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Mental health - myths and facts

Myth: Mental health problems don't affect me.


Fact: Mental health problems are actually very common. In 2014, about: One in five American adults experienced a mental health issue One in 10 young people experienced a period of major depression One in 25 Americans lived with a serious mental illness, such as schizophrenia, bipolar disorder, or major depression Suicide is the 10th leading cause of death in the United States. It accounts for the loss of more than 41,000 American lives each year, more than double the number of lives lost to homicide. Learn more about mental health problems.

Myth: Children don't experience mental health problems.


Fact: Even very young children may show early warning signs of mental health concerns. These mental health problems are often clinically diagnosable, and can be a product of the interaction of biological, psychological, and social factors.
Half of all mental health disorders show first signs before a person turns 14 years old, and three quarters of mental health disorders begin before age 24.
Unfortunately, less than 20% of children and adolescents with diagnosable mental health problems receive the treatment they need. Early mental health support can help a child before problems interfere with other developmental needs.

Myth: People with mental health problems are violent and unpredictable.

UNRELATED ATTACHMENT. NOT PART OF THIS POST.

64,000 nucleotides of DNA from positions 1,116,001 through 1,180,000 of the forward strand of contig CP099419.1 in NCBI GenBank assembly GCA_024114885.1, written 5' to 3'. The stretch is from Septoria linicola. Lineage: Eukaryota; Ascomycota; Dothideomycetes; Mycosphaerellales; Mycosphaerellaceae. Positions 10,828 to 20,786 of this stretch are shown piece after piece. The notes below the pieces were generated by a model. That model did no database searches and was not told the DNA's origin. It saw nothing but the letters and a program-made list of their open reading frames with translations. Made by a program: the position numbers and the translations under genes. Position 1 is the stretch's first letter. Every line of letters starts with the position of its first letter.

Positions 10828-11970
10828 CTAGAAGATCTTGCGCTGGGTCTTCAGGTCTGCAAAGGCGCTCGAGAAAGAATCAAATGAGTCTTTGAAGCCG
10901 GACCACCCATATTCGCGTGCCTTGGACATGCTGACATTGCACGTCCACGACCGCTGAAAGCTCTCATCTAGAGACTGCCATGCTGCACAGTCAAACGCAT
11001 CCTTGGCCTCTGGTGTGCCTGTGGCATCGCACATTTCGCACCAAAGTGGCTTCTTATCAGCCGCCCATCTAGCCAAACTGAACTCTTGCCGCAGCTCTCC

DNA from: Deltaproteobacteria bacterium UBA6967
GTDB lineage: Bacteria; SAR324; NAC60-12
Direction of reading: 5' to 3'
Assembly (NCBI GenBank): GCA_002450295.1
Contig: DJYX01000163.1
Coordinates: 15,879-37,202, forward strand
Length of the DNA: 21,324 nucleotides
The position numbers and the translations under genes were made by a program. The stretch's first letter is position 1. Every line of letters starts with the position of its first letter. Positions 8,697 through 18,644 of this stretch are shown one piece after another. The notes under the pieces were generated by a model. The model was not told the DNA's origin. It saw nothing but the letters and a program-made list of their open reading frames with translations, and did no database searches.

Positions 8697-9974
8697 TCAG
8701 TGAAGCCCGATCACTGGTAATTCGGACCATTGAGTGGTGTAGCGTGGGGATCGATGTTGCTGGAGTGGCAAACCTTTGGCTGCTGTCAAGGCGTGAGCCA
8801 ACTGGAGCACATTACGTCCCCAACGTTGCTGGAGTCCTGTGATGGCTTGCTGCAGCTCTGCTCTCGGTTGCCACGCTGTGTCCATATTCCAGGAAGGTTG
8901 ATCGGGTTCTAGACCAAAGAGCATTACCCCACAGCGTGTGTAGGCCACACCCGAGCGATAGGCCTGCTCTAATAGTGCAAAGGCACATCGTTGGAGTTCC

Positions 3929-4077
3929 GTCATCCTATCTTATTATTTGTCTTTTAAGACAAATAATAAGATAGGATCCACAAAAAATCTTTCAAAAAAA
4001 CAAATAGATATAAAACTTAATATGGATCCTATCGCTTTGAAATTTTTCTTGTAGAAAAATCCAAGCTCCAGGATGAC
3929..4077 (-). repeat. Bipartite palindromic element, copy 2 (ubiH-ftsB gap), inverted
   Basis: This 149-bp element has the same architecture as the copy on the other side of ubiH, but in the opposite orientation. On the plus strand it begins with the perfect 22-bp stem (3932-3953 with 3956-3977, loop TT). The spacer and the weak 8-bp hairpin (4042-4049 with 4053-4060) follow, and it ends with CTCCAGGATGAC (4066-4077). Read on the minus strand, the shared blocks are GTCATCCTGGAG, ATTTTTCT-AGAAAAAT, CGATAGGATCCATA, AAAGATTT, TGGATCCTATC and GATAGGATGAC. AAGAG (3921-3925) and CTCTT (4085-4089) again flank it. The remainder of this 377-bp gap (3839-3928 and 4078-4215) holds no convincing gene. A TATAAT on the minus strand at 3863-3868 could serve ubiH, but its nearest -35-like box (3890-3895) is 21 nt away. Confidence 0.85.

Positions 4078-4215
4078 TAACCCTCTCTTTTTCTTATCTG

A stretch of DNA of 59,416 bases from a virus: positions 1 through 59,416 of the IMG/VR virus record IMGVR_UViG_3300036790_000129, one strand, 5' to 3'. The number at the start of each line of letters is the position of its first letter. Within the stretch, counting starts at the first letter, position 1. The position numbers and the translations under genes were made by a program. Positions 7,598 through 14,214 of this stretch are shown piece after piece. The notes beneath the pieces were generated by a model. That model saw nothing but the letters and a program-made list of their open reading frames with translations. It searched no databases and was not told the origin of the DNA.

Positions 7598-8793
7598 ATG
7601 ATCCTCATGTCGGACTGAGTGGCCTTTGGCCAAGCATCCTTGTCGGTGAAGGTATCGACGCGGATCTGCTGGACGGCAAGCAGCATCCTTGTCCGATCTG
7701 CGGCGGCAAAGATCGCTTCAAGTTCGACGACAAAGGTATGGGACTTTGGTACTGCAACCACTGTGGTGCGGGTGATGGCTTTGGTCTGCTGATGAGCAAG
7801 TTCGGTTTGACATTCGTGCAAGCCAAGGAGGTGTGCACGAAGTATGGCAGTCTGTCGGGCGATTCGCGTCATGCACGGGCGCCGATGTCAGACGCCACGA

Fact: The vast majority of people with mental health problems are no more likely to be violent than anyone else. Most people with mental illness are not violent and only 3%–5% of violent acts can be attributed to individuals living with a serious mental illness. In fact, people with severe mental illnesses are over 10 times more likely to be victims of violent crime than the general population. You probably know someone with a mental health problem and don't even realize it, because many people with mental health problems are highly active and productive members of our communities.

Myth: There is no hope for people with mental health problems. Once a friend or family member develops mental health problems, he or she will never recover.


Fact: Studies show that people with mental health problems get better and many recover completely. Recovery refers to the process in which people are able to live, work, learn, and participate fully in their communities. There are more treatments, services, and community support systems than ever before, and they work.

Myth: Therapy and self-help are a waste of time. Why bother when you can just take a pill?


Fact: Treatment for mental health problems varies depending on the individual and could include medication, therapy, or both. Many individuals work with a support system during the healing and recovery process.


The information is taken from here